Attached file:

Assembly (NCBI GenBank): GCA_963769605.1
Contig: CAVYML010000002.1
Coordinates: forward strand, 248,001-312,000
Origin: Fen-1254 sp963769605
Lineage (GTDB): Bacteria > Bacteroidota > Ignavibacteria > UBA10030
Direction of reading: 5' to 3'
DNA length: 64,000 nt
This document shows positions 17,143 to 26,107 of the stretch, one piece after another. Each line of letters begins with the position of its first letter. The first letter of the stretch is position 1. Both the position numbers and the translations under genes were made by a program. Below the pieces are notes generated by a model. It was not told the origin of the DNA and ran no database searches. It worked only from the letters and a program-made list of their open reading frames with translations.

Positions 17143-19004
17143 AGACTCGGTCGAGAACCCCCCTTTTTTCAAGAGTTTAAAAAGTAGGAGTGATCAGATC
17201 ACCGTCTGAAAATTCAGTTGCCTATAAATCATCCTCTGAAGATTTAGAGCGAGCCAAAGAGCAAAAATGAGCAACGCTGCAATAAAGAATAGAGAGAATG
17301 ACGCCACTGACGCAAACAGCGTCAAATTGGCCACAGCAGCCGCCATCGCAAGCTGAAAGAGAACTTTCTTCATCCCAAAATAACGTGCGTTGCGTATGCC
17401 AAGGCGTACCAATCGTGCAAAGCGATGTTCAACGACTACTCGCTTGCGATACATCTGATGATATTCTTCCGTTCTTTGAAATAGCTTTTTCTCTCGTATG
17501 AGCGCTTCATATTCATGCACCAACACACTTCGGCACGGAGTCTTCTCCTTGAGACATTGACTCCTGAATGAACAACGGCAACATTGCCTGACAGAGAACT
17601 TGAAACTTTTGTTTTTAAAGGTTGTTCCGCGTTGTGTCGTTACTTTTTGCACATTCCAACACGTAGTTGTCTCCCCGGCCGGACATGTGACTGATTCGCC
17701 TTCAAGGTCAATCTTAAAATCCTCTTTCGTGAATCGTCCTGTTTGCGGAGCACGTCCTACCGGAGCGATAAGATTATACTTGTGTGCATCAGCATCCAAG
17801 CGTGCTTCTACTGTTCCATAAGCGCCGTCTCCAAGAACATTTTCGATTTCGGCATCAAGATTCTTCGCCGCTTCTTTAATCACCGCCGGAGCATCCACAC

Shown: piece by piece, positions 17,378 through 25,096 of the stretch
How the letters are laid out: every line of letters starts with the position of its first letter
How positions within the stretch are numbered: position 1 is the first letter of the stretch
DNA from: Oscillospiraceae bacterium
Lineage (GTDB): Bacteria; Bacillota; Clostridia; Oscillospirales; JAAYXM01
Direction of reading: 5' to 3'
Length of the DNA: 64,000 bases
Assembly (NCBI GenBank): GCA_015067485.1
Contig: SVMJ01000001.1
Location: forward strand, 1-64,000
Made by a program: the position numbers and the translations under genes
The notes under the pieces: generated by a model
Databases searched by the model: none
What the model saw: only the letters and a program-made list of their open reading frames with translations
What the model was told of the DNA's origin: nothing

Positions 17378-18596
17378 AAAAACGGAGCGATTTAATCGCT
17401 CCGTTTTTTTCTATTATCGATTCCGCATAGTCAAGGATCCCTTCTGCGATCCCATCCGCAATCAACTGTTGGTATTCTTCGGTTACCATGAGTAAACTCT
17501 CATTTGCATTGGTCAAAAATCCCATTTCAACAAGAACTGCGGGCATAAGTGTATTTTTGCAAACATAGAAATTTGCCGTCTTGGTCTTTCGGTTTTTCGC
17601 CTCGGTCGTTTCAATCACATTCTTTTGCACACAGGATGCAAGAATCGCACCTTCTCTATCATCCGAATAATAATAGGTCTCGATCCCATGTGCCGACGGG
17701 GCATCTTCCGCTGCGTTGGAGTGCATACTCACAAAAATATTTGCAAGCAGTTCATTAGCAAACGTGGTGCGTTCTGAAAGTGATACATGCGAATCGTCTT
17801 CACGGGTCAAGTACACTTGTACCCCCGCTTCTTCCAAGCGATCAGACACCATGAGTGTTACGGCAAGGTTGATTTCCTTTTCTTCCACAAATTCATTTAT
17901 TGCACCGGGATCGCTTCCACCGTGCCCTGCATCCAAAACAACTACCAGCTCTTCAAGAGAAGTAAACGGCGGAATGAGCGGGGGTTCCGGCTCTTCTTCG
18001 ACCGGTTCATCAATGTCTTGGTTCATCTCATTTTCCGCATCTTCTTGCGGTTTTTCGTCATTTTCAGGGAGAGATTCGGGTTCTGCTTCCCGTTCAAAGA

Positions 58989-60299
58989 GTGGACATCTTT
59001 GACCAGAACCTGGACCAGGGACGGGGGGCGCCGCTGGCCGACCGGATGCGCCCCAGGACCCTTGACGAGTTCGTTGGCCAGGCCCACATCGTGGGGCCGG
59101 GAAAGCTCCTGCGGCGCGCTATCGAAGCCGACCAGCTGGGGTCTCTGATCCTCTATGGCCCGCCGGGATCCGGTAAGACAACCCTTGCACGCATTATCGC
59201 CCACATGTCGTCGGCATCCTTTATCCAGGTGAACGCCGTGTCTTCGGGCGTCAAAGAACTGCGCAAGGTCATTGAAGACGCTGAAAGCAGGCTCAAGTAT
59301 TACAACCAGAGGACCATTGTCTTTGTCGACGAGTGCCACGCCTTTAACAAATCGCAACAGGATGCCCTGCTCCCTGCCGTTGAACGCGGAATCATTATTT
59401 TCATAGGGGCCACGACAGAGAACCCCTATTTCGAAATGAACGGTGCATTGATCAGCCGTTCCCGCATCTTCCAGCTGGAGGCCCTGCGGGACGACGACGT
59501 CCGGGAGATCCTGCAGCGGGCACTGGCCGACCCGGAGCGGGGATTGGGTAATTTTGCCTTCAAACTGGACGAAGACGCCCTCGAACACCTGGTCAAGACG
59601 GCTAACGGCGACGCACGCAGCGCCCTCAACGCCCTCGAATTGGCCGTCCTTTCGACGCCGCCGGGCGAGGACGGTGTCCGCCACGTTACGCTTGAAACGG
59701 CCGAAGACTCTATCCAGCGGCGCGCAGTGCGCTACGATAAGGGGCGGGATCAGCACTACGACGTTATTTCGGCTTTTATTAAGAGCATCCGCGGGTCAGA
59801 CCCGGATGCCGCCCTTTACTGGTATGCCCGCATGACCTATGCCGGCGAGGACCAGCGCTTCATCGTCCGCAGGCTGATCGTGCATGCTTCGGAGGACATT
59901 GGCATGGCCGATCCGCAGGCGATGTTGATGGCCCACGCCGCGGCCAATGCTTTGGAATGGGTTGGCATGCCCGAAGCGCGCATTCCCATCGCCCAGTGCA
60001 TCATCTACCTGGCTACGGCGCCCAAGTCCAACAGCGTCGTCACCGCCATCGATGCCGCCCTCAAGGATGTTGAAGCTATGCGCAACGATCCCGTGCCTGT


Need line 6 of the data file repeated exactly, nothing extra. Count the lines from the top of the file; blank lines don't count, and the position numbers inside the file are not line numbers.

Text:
Direction of reading: 5' to 3'